Join Upper Cabinets
Next, while your upper cabinets are still on the floor, line them up below the cleats where you'll install them, starting with the corner cabinet if you have one. Then use clamps to affix your upper cabinets together. Use a straightedge to ensure all of the cabinets are flush after clamping.
Then, drill counterbore pilot holes through the top and bottom of the face frames before driving 2-inch screws through the holes to securely attach the cabinets to each other.
Note: If you have a lot of upper cabinets to join, consider only joining two or three on the floor before hanging. Otherwise, they can become too heavy to lift. You can then join the rest of the cabinets to the ones that you already hung up.
Hang the Upper Cabinets
Enlist the help of another person or a cabinet jack to lift the upper cabinets you joined during step four onto the wall, resting the cabinets on the cleats. Double-check the cabinet faces with a level to ensure they're plumb. If they're not plumb, slide shims between your wall and the cabinet back until they are.
Once the cabinet faces are level, drill four 2 1/2-inch deck screws with washers through the top and bottom of each cabinet's back, into the studs. Repeat this process, shimming whenever necessary, until you hang all of your upper cabinets.
Install Corner Lower Cabinet
Now that your upper cabinets are installed, it's time to begin the lower ones. Start by moving the corner base cabinet below its installation site, then shim it up until its top back edge meets the reference line you created in step one.
Use a level to ensure your cabinet face and top are plumb. If they're not, add shims where necessary at the stud locations.
Next, drill 2 1/2-inch deck screws with washers through the top and bottom of the back of the cabinet. Then use 2 1/2-inch deck screws without washers to counterbore and fasten the cabinet to the floor at the shim locations.
Install the Rest of the Lower Cabinets and Finish the Uppers
Beginning next to the lower cabinet you installed in the previous step, add shims between the cabinet and wall, as well as the cabinet and floor, to ensure your cabinets will be level.
Next, position the rest of your lower cabinets together so that their faces are flush, then clamp them together. After clamping, counterbore through the top and bottom of the face frame edges, fastening them with 2-inch screws.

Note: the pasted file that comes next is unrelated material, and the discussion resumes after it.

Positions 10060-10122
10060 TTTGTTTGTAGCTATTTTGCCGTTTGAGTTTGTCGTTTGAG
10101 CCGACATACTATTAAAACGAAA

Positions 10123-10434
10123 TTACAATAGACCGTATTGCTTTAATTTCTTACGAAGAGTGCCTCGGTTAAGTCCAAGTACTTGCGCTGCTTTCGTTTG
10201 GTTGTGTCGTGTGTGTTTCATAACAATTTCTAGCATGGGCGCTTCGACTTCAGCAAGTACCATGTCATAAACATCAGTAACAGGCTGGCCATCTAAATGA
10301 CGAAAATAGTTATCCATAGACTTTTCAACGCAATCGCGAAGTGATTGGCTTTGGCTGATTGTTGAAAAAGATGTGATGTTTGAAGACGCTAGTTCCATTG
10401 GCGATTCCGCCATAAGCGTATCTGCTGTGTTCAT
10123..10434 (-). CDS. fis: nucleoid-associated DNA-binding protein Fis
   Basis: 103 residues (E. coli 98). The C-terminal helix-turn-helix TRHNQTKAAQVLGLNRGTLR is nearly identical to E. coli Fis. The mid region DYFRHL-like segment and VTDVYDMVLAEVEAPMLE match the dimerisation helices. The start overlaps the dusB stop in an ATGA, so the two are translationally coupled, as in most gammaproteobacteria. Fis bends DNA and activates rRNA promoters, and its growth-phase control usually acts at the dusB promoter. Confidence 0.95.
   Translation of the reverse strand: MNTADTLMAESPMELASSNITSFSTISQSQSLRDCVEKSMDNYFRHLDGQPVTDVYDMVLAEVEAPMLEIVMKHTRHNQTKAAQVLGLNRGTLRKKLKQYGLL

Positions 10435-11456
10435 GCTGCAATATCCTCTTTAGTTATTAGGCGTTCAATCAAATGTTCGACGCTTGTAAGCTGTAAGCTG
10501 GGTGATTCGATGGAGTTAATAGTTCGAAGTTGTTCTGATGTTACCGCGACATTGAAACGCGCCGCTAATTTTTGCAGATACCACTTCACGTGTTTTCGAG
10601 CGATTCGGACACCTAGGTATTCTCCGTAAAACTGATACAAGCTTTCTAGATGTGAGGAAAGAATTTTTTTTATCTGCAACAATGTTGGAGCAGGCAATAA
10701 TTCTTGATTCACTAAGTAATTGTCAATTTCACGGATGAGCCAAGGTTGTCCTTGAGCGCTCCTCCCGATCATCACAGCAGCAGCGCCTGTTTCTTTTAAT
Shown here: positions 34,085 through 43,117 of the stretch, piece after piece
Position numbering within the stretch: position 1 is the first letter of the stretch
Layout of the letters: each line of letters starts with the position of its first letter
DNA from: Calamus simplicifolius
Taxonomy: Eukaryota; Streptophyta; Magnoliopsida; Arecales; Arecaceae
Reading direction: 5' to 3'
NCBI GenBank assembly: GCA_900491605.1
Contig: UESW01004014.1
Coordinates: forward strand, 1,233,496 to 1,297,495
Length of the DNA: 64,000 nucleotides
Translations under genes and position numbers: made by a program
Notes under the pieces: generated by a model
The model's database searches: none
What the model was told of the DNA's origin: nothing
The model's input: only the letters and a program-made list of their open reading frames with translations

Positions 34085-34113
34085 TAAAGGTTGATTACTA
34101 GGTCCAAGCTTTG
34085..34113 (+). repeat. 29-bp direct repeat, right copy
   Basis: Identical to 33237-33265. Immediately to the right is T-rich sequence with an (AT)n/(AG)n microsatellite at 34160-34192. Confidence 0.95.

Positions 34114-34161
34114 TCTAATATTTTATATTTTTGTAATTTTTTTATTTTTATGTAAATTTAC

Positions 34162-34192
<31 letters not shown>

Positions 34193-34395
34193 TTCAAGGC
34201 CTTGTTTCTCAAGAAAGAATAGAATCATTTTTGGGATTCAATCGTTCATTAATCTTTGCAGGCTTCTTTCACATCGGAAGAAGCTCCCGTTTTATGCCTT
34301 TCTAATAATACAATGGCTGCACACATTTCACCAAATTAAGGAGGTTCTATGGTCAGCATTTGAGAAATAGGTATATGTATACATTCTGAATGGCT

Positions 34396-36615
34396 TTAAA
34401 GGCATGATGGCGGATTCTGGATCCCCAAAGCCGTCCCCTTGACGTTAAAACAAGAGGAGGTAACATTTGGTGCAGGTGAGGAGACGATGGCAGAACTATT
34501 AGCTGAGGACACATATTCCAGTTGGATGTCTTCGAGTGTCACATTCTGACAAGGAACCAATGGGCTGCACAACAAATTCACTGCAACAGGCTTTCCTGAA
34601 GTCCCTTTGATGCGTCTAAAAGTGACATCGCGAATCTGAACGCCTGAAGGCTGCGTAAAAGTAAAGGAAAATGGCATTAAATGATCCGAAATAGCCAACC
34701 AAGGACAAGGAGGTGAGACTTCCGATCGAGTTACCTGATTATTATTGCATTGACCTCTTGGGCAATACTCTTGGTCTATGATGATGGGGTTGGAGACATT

Then drive 2.5-inch deck screws with washers through the top and bottom of the cabinet's back and into the wall studs. Once your cabinets are secure, use a utility knife to score and remove any shims poking out from your cabinet's edges.
Finally, remove the upper-cabinet support cleats you installed during step four and use spackle to fill the remaining holes.
Now that your upper and lower cabinets are installed, slide in any shelves or drawers you removed for installation. This is also when you should reattach your cabinet doors per your manufacturer's instructions.
DIY Kitchen Cabinet Installation vs. Hiring a Pro
Kitchen cabinet installations require quite a bit of time and construction know-how compared to many other remodeling projects. For that reason, we generally only recommend this as a DIY project for folks with carpentry experience under their belt. Otherwise, it's a good idea to hire a local cabinet contractor to ensure a polished and professional kitchen cabinet installation project.
Frequently Asked Questions
There are a few factors that determine whether your cabinets should sit on subfloor or finished flooring. For example, the kind of flooring can play a role (cabinets should sit on finished tile floors, but you can let them sit on the subfloor for vinyl or laminate flooring). If you’re in doubt, asking a local kitchen remodeling pro can help take the guesswork out of it.
Cabinet installation typically costs about $130 to $200 per cabinet, but this cost can vary depending on a few different factors. For example, if a pro will need to remove old kitchen cabinets, you’ve chosen heavy or ornate cabinets, or there are obstacles they need to work around to install them, this may drive up the price.